Anyone worth their marketing salt will attest they have read Geoffry Moore's "Crossing the Chasm". And if they're worth their salt and they haven't read it, then they won't admit it. For the folks that haven't read it, it's about how you market new technologies.
We have been focusing on two technologies recently: SharePoint and Groove. We've brought our project management expertise to both, but what's really been interesting is how successful SharePoint has been crossing the chasm while Groove has had a bit harder go of it. Why is it interesting? Because not a lot separates the functionality of SharePoint from the functionality of Groove.
I'm currently involved with building the next version of our tool, and it will have some really exciting new features. Perhaps the feature I'm most excited about is our integration with Groove 2007. After Microsoft purchased Groove in 2005, we realized that SharePoint and Groove were not two radically divergent means of collaboration, but really two similar solutions for harnessing collaboration and distribution. Imagine a river. Information is flowing; how do you want to distribute it? Or interact with it? On one back bank you have people that like a broad reach and an easy deployment. On the other bank you have people that like a targetted distribution and a rich environment. It turns out we can all get along.
It struck me as I laid out the abstraction layer for the two systems was how easy the work was. Maybe the sleep deprivation caused by two young kids sparked a brief moment of genius while I specified the architecture we would need. Or maybe TeamDirection got really lucky that they sleep deprived guy they assigned the abstraction layer to wouldn't have to think too hard since the feature sets were so similar.
Both SharePoint and Groove use a workspace metaphor to encapsulate work. Both systems use tools (web parts in SharePoint and Tools in Groove) to provide functionality for specific kinds of work: a file library, a discussion list, membership(!). There are two differences between the two:
1) SharePoint is centralized and therefore ideal for massive information distribution
2) Groove is decentralized and therefore ideal for targetted information distribution
And that's about it. Sure the actual APIs between the two are different. And you can do things with decentralized code you can't do with centralized code (like work offline!). And you can do things with centralized code you can't do with decentralized code (like check out a document). But these are artifacts of the implementations-- the actual architecture is more similar than not. It's not a chasm that separates SharePoint and Groove, but a gulch.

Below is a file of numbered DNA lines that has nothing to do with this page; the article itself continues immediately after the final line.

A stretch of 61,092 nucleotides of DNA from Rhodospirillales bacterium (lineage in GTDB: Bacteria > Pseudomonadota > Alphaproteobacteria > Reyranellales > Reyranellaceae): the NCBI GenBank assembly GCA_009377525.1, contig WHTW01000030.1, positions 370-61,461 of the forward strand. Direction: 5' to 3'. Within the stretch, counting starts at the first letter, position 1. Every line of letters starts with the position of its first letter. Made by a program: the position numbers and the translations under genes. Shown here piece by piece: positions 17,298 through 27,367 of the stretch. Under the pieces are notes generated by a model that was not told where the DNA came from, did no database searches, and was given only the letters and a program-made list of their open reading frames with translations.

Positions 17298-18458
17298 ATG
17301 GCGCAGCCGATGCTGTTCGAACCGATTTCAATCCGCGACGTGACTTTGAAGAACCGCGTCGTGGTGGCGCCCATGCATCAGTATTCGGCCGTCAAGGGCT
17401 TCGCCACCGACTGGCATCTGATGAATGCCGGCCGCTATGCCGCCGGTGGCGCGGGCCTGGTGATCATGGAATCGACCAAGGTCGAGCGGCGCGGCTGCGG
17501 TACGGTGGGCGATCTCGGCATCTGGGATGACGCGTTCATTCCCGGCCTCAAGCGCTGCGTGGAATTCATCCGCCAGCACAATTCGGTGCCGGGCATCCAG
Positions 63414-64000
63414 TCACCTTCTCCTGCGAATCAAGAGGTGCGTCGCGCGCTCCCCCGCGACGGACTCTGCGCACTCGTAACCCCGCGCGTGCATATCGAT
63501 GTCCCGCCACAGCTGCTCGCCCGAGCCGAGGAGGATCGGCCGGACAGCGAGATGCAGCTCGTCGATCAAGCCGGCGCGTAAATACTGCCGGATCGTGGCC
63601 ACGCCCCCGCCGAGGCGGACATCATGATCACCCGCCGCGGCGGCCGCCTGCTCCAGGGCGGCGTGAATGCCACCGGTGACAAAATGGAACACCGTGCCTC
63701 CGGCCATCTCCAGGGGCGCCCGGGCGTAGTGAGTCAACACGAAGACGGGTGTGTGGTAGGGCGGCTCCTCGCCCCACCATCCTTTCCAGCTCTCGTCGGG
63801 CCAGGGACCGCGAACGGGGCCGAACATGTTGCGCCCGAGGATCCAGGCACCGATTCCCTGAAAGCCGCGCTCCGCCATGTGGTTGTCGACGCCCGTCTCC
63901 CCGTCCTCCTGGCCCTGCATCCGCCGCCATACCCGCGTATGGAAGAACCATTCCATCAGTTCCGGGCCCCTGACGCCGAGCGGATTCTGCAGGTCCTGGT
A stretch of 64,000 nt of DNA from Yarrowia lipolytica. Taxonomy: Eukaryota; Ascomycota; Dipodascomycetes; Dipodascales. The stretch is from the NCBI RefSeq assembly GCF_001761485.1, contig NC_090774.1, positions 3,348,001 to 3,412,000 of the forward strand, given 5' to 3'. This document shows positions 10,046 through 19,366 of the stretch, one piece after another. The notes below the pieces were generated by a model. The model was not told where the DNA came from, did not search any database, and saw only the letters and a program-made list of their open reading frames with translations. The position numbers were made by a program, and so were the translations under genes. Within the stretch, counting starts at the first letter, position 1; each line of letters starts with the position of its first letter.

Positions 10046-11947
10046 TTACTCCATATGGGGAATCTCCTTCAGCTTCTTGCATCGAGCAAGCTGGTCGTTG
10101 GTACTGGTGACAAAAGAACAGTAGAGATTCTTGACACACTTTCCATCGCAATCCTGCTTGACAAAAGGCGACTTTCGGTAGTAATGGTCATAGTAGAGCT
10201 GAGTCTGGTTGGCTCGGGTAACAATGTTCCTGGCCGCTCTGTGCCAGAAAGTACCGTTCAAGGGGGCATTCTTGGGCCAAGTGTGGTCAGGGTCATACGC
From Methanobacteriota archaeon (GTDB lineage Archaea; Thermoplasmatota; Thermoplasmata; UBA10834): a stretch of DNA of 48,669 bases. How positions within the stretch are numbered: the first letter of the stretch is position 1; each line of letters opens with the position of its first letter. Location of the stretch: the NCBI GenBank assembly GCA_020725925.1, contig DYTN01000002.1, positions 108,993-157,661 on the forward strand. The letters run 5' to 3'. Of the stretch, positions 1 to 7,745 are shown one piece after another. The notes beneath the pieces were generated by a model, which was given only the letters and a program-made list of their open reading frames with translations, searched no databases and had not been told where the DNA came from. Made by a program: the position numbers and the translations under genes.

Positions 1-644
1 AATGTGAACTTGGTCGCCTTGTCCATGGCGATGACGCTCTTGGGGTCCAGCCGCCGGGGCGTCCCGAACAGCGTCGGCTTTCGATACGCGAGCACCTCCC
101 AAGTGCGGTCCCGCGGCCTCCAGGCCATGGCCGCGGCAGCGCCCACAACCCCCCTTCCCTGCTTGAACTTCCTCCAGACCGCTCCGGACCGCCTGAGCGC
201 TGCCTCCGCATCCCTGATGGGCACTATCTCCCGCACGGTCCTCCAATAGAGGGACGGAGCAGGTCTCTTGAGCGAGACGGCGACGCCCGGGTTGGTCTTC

So why did SharePoint achieve such popularity while Groove lagged behind? Nothing more than the natural evolution of software. What's old is new again (did you know that old mainframes make great web servers?). Groove simply wasn't old enough to be new again. I think it was a brilliant move by Microsoft to purchase Groove for it really is the mirror of SharePoint's rising star. But SharePoint doesn't solve all the worlds collaboration problems any more than Groove does. Groove doesn't need to cross the chasm (or gulch), but just improve steadily until the user community comes to it.
Where does that leave TeamDirection? Hopefully in the gulch right between the two, which is a great place to build a bridge. TeamDirection Project for SharePoint will soon become TeamDirection Project for SharePoint and Groove-- at which point our marketing department will kick into high gear for a slightly shorter name (I'll be pushing for IntelliGantt). I can imagine a small focused group using Groove to plan a project, and a larger group using SharePoint to execute it. Or a large project in SharePoint broken into multiple smaller projects to be executed by focused Groove teams.
We believe collaboration is a very broad category best served by at least two different strategies (centralized AND distributed) and Office 2007 will have two of the best. We plan to be the well-thought-out, friendly interface managing the complex distribution of information between them, so you can just focus on your projects and get the job done.